Russia, Iran sketching different perspective on geopolitical and business fronts
There has been a lot of talk in Washington about the hostile relations between Russia and Iran and things going further haywire. But the current geopolitical and business alliances sketch a different perspective.
The February visit to Tehran of Russia’s first deputy prime minister, Igor Shuvalov, concentrated on continuing negotiations for a free trade zone between Iran and the Eurasian Economic Union (Russia, Belarus, Kazakhstan, Armenia and Kyrgystan) but it came as figures showed a 60 percent increase in Iran-Russia trade in 2016 to nearly $2 billion. While this remains below a record $3.7 billion in 2010, before the introduction of stringent United States and European Union energy sanctions, deepening economic ties between Moscow and Tehran bode ill for the strategy of prizing the two apart favored by analysts close to the Trump administration.
Among those touting this approach in Washington are Michael Ledeen, of the American Enterprise Institute, and Trump’s short-lived National Security Advisor Michael Flynn, who together just months ago published a book: The Field of Flight: How We Can Win the Global War Against Radical Islam and its Allies. In an article in the Wall Street Journal in February, Ledeen spelled out a “regional condominium”, by which Washington and Moscow would carve up the Middle East between them.
Is Tehran riled?
An Iranian academic told TRENDS that, while many Iranians joke about Trump, there is a growing fear in the political class that other Middle Eastern states were warming to the prospect of a hostile US-sponsored united front. “Those involved in politics are concerned about more sanctions and possible limited confrontation,” he said. “They feel a conflict between the Revolutionary Guards and the US navy in the Persian Gulf could erupt more easily than under [former president Barack] Obama. They say that Turkey, Israel, Saudi Arabia, the United Arab Emirates are all trying to share in what they think may be a new US direction and that they are all getting together to argue that Iran is supporting terrorism.”
Such fears may not be unfounded. At the Munich security conference in February, Saudi Arabia and Israel separately called for concerted action against Iran, while Turkey rejected a proposal from Iran’s foreign minister Mohammad Javad Zarif of a united front to reduce violence.
Adel al-Jubeir, the Saudi foreign minister, called on President Trump to “assert American leadership” and to draw clear “red lines” for Iran.
Israeli Defense Minister Avigdor Lieberman said Iran’s real objective was to undermine Riyadh and called for a dialogue with Sunni Arab countries to defeat “radical” elements.
Also in Munich, Turkish Foreign Minister Mevlüt Çavuşoğlu criticized what he called an Iranian “sectarian policy”, in which he included the undermining of Bahrain and Saudi Arabia.
After President Recep Tayyip Erdoğan accused Iran of using Persian nationalism to divide both Syria and Iraq, the cancellation of the Turkey-Iran business forum scheduled for 25 February in Tehran has encouraged Turkish companies to at least postpone investment decisions.
Would dividing Tehran from Moscow, therefore, be the real breakthrough in isolating Iran? And is this likely? True, suspicion and rivalry between Iran and Russia go back a long way. Under the 1828 Treaty of Turkmenchay, under the threat of force, Imperial Russia acquired Iran-held territories, including Armenia and much of Azerbaijan.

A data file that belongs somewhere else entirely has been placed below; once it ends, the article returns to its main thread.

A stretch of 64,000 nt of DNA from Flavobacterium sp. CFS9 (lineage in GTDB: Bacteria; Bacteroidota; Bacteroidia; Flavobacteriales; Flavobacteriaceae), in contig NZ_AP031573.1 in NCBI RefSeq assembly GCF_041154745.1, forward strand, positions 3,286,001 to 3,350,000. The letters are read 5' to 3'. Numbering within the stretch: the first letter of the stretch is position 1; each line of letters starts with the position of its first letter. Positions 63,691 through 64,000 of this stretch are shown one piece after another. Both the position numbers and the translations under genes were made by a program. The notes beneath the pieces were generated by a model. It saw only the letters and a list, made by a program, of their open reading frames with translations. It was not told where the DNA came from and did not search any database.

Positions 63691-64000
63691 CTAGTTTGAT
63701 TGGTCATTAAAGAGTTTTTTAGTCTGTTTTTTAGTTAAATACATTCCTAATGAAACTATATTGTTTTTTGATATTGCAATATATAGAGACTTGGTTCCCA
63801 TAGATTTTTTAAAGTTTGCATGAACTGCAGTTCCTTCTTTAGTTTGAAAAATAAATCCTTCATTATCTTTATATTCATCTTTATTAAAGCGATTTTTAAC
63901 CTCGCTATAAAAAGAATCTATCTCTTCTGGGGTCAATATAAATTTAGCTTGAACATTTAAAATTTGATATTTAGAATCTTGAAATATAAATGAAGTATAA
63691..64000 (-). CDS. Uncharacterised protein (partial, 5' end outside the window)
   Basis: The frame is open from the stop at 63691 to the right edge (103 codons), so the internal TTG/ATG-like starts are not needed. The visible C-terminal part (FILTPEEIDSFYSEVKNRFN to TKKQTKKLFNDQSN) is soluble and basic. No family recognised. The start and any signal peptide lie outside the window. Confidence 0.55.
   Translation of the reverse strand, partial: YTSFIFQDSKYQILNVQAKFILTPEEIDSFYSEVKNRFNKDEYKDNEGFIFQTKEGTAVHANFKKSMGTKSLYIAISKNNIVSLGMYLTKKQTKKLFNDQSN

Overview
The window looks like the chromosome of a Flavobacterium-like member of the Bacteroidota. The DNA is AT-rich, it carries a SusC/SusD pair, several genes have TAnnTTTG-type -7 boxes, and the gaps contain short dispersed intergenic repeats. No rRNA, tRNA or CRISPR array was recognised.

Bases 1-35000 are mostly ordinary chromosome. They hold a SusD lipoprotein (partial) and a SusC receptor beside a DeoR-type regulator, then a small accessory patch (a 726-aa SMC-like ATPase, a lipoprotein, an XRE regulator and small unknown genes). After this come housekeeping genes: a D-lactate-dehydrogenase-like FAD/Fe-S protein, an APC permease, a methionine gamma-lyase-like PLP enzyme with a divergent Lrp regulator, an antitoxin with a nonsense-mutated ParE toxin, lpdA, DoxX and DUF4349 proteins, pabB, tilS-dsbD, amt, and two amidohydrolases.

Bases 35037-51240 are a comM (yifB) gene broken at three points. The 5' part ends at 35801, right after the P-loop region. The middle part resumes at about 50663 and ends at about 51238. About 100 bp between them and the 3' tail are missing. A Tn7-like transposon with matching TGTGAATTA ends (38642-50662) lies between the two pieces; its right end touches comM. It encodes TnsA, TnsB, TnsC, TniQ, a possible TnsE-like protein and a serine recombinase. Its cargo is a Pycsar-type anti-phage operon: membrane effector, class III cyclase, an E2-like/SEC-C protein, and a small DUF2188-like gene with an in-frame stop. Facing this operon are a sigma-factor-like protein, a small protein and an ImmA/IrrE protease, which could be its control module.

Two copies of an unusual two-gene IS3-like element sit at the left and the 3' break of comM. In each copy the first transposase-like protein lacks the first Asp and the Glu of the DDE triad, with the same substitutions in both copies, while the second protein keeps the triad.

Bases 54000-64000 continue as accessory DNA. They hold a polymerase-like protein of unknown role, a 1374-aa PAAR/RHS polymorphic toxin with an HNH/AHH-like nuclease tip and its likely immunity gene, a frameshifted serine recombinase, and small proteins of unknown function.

The Soviet Union intervened in Iran during and after the Second World War, backing separatist movements among the Kurds and Azeris. More recently, in 2006, Russia supported the US-led move to refer Tehran’s nuclear program to the United Nations Security Council.
This was a jolt for Ayatollah Ali Khamenei, Iran’s supreme leader, who had been assured by the then top security official Ali Larijani that a ‘tilt to Moscow’ would prevent such an eventuality. Instead, the referral led to UN sanctions that were removed only with the 2015 agreement, under which Iran limited its nuclear capacity.
However, this is a limited wedge to drive between Iran and Russia. The two are long-term nuclear partners.
Moscow completed and supplies Iran’s only atomic power station, at Bushehr, and is in talks over building more. For many years, to the alarm of Israel and some in Washington, Russia has supplied arms to Iran, including the S300 surface-to-air missile system last year. Even though these missiles are primarily defensive and less advanced than the Antey 2500 missiles Moscow has supplied to Egypt, both Israel and the US objected to their supply.
There are nuances across Moscow-Tehran relations. Iran would like more advanced weapons and its frustration with Moscow was evident last August, as defense minister Hossein Dehghan said Moscow announcing its use of the Hamedan air base for bombing sorties into Syria “showing off” and “discourteous”.
Still untapped potential
Economic ties between Iran and Russia have never approached their potential. Most obviously, the two sides have never developed co-operation in the global gas market, where their combined share is 35.5 percent of reserves, with Iran holding 18.2 percent and Russia 17.3 percent. But an expansion of trade seems set to continue. Since sanctions were lifted after the 2015 nuclear agreement, leading Russian companies have signed many memoranda-of-understanding with Iran – including seven involving Lukoil (the largest oil company in Russia).